Biochemistry of micro-polutants in sediments of Mtoni estuary, Tanzania

Mihale, Matobola Joel (2013) Biochemistry of micro-polutants in sediments of Mtoni estuary, Tanzania. ["eprint_fieldopt_thesis_type_phd" not defined] thesis, Vrije Universiteite Brussel.

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In order to describe and evaluate the past and current status, and predict the future status of mangrove ecosystem in relation to changing human activities in the coastal areas and its environment in Tanzania, mangrove sediments from the Mtoni estuary were analysed for elemental (C, N) and isotopic (δ13C, δ15N) signatures to establish the role of anthropogenic influence on the contribution of organic carbon and nitrogen in the tropical mangrove sediments. Moreover, metals, PCDD/Fs and dioxin-like PCBs were analysed to describe their current sources and fates in response to anthropogenic and natural changes. Lastly, the study intended to determine and compare the variability in the distribution of potential micro-pollutants in the mangrove sediments of Tanzanian coast. Sandy particles dominated the mangrove sediments, with less than 6% of organic matter (OM) in the estuary and less than 9% in the tributaries. Similarities in the levels of total organic carbon (TOC) and total nitrogen (TN) with depth were observed at all stations, indicating a homogenous, well-mixed top 9- cm sediment layer. A clear gradient of TOC and total nitrogen (TN) levels from the riverine (Kizinga and Mzinga) stations to the estuarine mouth was observed with highest content in most upstream stations and decreasing towards the mouth of the estuary. No clear seasonal trend of C/N ratio was observed except in the confluence region where the ratios were higher in wet than dry season. Wet season δ15N values were lower while δ13C values were higher compared to dry season values for all the stations. Mzinga δ15N values were higher than Kizinga values in both seasons while the opposite was observed for δ 13C, but all were lower than the confluence values. Correlations of the geochemical parameters for both wet and dry seasons suggest that OM in Mtoni sediments originated mainly from sources that are 15N enriched and 13C depleted and are linked to OM degradation processes. Combined elemental and isotopic signatures indicated that wet season values were dominated by sewage material while dry season values were dominated by mangrove material. Quantitative estimation of the contribution of the identified sources indicated that sewage material contributed between 60% and 90% of the sedimentary OM in the wet season and mangrove litter between 44% and 98% in the dry season. Metal levels in the Mtoni sediment layers (0-3, 3-6, and 6-9 cm) showed neither distinct depth gradient nor variation between wet and dry seasons. A clear gradient from the upstream of the Kizinga River to the estuarine mouth was observed for all metals, except As. This was also observed from upstream of the Mzinga River to the estuarine mouth. Pearson correlation matrix and Principal component analysis (PCA) indicated that the selected compounds could be separated in 3 groups: (1) Cu, Ni, Cr, Mn, Zn, Al, Fe, As, Pb; (2) Cd and TOC, which were strongly anti-correlated and (3) Sr. Enrichment factors (EF) indicated that Sr was most probably derived from natural origin, while other metals in the Mtoni estuary originated from anthropogenic activities. The levels of anthropogenic metals are indicative of human induced environmental change and have repercussions on the future status of the estuary and of the coastal area of Tanzania as a whole. PCDD/Fs values as analysed by chemically activated luciferase gene expression (CALUX) method and expressed as bioanalytical equivalency (BEQ) values ranged from 5.7 ± 1.4 to 39.9 ± 5.8 pg BEQ/g sediment in wet season and from 14.1 ± 2.0 to 32.8 ± 4.7 pg BEQ/g sediment in the dry season. High levels were observed in Kizinga River and stations close to the mouth of that river. Dioxin-like PCB (dlPCB) levels ranged from 0.21 ± 0.03 to 0.53 ± 0.03 pg BEQ/g sediment in wet season and from 0.22 ± 0.03 to 0.59 ± 0.04 pg BEQ/g sediment in the dry season. Higher PCDD/F and dl-PCB levels in sediments are probably related to open burning of plastic scraps, household burning of wood or charcoal and traffic related emissions, which all occur in the Dar es Salaam region. The denser population and the more intense industrial activities in the Kizinga River Basin may explain the enhanced PCDD/F and dl-PCB levels observed in the sediments of that River compared to those in the Mzinga River Basin. Enhanced levels in the Kizinga River (up to 400 pg-BEQ/g) observed in the third sampling campaign showed a clear decreasing concentration gradient in the downstream direction. The presence of these pollutants in the sediments poses a threat to the biological community living in the Mtoni estuary.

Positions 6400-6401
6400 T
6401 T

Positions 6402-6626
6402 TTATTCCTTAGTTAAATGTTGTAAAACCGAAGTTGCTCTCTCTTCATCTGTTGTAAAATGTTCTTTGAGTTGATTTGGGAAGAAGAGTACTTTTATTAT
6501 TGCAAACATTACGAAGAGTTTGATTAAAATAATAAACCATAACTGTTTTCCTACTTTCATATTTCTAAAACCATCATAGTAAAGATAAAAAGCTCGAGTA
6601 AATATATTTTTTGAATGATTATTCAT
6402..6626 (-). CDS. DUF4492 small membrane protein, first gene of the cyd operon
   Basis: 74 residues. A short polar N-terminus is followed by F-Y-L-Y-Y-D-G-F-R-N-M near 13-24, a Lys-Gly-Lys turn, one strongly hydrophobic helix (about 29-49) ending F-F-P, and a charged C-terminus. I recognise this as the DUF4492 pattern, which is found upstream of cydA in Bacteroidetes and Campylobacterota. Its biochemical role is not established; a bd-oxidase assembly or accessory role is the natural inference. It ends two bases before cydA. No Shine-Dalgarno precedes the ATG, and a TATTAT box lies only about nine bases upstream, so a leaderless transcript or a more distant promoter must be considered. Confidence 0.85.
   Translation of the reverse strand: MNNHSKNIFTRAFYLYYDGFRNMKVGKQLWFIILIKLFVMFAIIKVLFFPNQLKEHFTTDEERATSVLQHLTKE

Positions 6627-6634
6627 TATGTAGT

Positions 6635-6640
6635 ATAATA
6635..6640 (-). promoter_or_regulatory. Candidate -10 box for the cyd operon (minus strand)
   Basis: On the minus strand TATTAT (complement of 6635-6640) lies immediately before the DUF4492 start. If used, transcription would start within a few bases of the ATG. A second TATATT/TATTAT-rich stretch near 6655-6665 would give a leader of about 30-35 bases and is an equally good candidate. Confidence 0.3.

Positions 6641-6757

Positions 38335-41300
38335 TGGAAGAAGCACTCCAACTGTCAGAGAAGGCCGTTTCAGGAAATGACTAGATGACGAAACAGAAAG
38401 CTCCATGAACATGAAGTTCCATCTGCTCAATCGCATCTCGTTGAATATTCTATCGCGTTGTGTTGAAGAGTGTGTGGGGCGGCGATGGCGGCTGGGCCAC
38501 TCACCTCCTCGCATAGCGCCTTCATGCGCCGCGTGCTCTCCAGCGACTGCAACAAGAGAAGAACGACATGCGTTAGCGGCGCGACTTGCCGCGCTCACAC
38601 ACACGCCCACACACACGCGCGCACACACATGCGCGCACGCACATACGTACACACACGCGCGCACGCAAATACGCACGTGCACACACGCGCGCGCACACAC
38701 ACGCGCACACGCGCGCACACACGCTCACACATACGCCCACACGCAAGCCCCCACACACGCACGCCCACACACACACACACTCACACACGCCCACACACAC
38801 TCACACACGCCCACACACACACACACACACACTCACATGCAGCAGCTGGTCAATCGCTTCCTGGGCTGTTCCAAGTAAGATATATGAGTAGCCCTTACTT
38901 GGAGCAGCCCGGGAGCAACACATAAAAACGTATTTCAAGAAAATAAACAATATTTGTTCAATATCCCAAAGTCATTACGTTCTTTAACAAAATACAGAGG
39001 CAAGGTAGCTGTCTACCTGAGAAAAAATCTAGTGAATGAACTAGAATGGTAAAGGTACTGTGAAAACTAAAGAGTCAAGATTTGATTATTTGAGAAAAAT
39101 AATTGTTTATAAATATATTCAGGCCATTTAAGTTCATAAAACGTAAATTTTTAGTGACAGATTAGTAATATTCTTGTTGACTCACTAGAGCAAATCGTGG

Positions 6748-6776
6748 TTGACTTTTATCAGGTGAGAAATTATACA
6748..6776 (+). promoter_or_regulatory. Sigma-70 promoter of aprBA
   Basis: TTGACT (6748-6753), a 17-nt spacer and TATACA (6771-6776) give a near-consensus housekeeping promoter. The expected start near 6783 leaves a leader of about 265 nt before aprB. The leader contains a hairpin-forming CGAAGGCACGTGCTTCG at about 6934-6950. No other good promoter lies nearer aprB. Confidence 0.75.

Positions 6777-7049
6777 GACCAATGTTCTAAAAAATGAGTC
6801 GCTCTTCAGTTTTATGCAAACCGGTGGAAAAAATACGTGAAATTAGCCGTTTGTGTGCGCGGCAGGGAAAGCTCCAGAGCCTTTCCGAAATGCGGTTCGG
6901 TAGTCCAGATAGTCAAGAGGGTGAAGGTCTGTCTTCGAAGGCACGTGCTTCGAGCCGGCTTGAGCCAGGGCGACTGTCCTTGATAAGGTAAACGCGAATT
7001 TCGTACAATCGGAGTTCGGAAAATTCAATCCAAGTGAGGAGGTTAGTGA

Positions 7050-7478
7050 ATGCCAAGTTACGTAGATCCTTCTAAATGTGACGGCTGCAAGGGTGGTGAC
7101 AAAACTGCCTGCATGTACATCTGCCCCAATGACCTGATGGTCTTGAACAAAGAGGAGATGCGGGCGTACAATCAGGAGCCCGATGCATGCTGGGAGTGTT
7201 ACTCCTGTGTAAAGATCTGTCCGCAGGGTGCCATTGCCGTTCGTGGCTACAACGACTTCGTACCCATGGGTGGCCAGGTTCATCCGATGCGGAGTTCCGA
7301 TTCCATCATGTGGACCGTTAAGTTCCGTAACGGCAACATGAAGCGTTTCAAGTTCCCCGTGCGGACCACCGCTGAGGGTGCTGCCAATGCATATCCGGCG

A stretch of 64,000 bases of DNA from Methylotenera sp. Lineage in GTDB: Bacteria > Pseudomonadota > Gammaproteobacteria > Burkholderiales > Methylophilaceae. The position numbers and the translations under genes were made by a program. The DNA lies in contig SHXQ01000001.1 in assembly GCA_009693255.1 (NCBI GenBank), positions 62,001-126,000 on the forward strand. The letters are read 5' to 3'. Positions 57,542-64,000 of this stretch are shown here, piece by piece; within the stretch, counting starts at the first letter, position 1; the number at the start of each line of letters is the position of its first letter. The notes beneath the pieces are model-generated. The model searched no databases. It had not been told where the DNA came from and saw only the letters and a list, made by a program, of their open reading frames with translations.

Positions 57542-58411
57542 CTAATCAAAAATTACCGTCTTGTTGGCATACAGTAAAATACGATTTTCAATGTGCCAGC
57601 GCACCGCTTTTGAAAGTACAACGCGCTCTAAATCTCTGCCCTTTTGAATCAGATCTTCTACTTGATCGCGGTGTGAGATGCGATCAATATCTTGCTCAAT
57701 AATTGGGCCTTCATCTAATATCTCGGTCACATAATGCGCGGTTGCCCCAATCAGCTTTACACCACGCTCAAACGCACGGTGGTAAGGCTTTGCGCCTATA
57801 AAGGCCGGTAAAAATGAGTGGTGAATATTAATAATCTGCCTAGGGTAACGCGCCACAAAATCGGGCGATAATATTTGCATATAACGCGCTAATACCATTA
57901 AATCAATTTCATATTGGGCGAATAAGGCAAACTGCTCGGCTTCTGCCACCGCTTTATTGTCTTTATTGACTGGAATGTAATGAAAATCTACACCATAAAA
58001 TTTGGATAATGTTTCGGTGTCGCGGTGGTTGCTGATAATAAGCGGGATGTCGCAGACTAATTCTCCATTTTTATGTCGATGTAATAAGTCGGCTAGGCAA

Item Type: Thesis (["eprint_fieldopt_thesis_type_phd" not defined])
Subjects: 500 Science > 540 Chemistry & allied sciences
Divisions: Faculty of Sciences Technology and Environmental Studies > Department of Physical Sciences
Depositing User: Mr Azizi Kagugu
Date Deposited: 22 Feb 2017 07:10
Last Modified: 01 Mar 2017 08:10

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